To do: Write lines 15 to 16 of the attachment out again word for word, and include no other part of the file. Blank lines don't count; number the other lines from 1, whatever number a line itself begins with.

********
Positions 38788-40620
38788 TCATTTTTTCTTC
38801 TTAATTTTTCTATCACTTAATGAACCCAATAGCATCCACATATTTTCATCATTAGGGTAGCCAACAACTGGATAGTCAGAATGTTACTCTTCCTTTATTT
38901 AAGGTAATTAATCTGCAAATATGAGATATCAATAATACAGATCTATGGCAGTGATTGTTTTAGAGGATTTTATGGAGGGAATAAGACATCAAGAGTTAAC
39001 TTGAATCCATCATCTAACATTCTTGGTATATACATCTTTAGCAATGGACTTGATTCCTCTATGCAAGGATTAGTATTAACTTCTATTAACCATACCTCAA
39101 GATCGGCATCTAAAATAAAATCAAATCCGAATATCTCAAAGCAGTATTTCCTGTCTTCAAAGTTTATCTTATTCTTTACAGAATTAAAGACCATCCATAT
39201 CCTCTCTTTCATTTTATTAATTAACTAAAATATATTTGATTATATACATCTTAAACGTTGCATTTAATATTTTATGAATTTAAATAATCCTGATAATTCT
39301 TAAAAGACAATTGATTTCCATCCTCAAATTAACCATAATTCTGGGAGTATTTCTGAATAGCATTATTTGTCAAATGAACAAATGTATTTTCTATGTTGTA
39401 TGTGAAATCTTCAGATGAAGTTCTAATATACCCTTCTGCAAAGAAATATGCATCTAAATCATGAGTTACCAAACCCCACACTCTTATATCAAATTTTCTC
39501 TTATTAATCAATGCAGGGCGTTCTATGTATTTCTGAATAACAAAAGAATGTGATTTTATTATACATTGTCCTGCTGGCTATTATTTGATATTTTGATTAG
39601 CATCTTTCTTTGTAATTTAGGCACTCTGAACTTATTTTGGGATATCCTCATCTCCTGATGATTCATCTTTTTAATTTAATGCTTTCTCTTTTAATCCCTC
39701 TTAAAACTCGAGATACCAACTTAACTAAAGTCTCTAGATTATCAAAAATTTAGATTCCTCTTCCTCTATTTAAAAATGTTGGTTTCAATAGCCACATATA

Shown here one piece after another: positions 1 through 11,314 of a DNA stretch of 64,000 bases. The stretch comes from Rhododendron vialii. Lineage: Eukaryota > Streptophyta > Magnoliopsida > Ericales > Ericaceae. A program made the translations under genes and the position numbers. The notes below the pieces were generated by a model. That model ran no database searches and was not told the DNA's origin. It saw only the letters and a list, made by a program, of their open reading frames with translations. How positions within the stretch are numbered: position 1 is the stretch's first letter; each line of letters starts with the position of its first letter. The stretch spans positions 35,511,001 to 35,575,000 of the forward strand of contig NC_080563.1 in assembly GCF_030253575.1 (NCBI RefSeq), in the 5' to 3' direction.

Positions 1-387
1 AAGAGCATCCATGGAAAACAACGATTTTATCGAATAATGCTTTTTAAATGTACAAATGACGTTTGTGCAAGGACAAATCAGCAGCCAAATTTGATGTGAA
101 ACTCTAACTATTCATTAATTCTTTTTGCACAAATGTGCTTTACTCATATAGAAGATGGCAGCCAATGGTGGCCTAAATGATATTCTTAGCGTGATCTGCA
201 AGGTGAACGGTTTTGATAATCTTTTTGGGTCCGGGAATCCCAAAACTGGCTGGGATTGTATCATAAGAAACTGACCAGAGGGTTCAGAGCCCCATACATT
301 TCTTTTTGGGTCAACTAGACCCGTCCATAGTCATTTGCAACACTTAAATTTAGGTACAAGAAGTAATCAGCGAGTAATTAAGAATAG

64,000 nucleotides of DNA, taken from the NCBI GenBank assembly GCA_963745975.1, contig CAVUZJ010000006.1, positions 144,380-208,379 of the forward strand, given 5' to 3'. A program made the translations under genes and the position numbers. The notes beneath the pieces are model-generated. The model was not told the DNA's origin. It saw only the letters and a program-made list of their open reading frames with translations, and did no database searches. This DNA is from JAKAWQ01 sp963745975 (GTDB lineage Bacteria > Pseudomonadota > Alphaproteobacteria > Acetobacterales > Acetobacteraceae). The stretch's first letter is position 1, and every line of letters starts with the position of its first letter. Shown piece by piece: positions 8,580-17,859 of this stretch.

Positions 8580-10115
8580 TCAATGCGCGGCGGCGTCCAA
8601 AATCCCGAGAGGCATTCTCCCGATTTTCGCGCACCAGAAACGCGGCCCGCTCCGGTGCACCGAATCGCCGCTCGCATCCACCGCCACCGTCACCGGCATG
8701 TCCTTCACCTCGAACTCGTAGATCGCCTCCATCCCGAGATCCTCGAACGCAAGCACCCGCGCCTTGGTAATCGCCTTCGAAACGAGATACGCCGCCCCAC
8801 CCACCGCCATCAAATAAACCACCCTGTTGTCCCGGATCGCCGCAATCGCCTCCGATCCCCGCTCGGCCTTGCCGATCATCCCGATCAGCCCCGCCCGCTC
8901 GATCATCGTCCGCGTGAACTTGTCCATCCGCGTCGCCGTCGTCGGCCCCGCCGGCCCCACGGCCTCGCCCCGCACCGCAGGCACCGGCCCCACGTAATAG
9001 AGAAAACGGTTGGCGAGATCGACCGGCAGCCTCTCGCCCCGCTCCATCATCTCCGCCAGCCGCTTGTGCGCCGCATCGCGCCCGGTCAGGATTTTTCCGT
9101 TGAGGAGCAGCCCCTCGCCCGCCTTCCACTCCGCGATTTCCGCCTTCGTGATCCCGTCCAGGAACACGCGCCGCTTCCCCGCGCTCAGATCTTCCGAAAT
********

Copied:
1 AAGAGCATCCATGGAAAACAACGATTTTATCGAATAATGCTTTTTAAATGTACAAATGACGTTTGTGCAAGGACAAATCAGCAGCCAAATTTGATGTGAA
101 ACTCTAACTATTCATTAATTCTTTTTGCACAAATGTGCTTTACTCATATAGAAGATGGCAGCCAATGGTGGCCTAAATGATATTCTTAGCGTGATCTGCA